How supervision is organised

The first supervisory control is performed at the level of the Internal Security Service (KAPO), above all in regard to the justification of initiating surveillance proceedings. Surveillance proceedings are very resource demanding, both in terms of workforce and finances. Therefore it is obviously not possible to cover all threat sources by surveillance activities and relevant choices need to be made already at the agency level. There is no option with respect to initiating criminal proceedings - if an act has elements of criminal offence, proceedings have to be initiated.

In order to ensure compliance with the Acts, supervisory control is also exercised over the personnel within the agency.

The activities of the Internal Security Service are additionally supervised by a number of other agencies exercising executive, judicial and legislative power:

  • The Government of the Republic and the Public Prosecutor' s Office. The Ministry of Internal Affairs performs supervisory control over the activities related to the collection of information and surveillance of all agencies within its area of government, including the Estonian Internal Security Service, without intervening in criminal proceedings. The Internal Security Service reports about its activities to the Government of the Republic twice a year. The Prosecutor's Office in its turn exercises supervision over surveillance activities in criminal proceedings. In criminal matters it is possible to perform surveillance activities only with the knowledge and consent of the Prosecutor's Office (see Surveillance Act § 19).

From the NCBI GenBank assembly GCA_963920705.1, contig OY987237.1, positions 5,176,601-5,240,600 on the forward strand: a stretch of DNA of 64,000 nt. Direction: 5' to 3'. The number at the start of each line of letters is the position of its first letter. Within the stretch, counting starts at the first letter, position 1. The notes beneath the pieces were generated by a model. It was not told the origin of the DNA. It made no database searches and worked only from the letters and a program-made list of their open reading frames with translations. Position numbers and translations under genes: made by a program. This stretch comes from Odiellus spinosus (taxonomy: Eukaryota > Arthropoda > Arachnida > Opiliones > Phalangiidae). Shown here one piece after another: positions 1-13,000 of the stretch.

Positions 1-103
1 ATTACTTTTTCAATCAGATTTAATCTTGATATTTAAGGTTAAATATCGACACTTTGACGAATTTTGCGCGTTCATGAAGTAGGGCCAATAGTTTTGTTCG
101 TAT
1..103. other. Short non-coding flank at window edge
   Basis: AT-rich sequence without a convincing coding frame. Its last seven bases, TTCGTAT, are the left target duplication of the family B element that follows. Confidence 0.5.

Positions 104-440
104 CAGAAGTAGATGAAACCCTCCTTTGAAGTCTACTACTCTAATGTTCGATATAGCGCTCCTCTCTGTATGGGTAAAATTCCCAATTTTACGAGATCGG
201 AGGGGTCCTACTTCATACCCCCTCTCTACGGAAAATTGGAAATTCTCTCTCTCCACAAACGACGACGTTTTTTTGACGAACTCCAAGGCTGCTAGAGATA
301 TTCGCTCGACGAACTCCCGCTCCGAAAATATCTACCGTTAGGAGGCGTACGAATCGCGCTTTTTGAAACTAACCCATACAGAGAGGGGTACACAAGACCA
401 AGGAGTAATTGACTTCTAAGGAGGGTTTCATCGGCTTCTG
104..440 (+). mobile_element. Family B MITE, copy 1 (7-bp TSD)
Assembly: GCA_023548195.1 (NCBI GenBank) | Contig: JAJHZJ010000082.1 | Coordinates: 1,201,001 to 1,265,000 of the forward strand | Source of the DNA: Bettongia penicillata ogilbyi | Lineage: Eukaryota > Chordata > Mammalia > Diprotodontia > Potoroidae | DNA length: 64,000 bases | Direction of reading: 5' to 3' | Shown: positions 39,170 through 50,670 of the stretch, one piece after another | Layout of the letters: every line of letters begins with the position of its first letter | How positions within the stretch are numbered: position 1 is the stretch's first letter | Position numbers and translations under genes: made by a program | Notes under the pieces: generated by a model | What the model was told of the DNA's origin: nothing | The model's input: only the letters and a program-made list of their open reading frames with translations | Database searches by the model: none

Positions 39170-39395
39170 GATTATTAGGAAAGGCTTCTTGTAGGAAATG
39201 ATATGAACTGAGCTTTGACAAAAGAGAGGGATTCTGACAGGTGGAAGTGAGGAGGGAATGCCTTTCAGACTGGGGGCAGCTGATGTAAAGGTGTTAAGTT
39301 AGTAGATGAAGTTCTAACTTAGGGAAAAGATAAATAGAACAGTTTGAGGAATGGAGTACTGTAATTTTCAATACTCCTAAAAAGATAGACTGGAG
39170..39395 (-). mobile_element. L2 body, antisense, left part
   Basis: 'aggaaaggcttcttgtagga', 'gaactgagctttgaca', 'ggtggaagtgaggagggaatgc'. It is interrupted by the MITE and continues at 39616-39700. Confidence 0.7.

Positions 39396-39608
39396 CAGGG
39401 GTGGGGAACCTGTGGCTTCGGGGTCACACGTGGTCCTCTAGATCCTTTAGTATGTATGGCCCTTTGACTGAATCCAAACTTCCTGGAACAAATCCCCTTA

• Judicial supervision. The surveillance activities infringing fundamental human rights most (see the Code of Criminal Procedure § 116, 118, 119) shall be performed only with the consent of the court and at the reasoned request of the prosecutor.
  • The Chancellor of Justice and the State Audit Office. The Chancellor of Justice monitors the conformity of the activities of the Internal Security Service with the Constitution of the Republic of Estonia and other legal acts and any individual who perceives infringement of his/her constitutional rights and freedoms have the right to turn to the Chancellor of Justice. The State Audit Office monitors the legality of the use of budgetary means of the Internal Security Service.
  • The Security Authorities Surveillance Select Committee of the Parliament, also popularly known as the "KAPO Committee". It exercises parliamentary supervision, constituting the highest authority that exercises supervision over the Estonian Internal Security Service. For more information on the tasks and powers of the Committee see the Security Authorities Act § 36.

Consequently, the Estonian Internal Security Service operates under the watchful eye of executive, legislative and judicial power. Supervision is continual, active and efficient, undoubtedly serving the best interests of both the Estonian Internal Security Service and the Republic of Estonia as a whole.

Chart of the organisation of supervision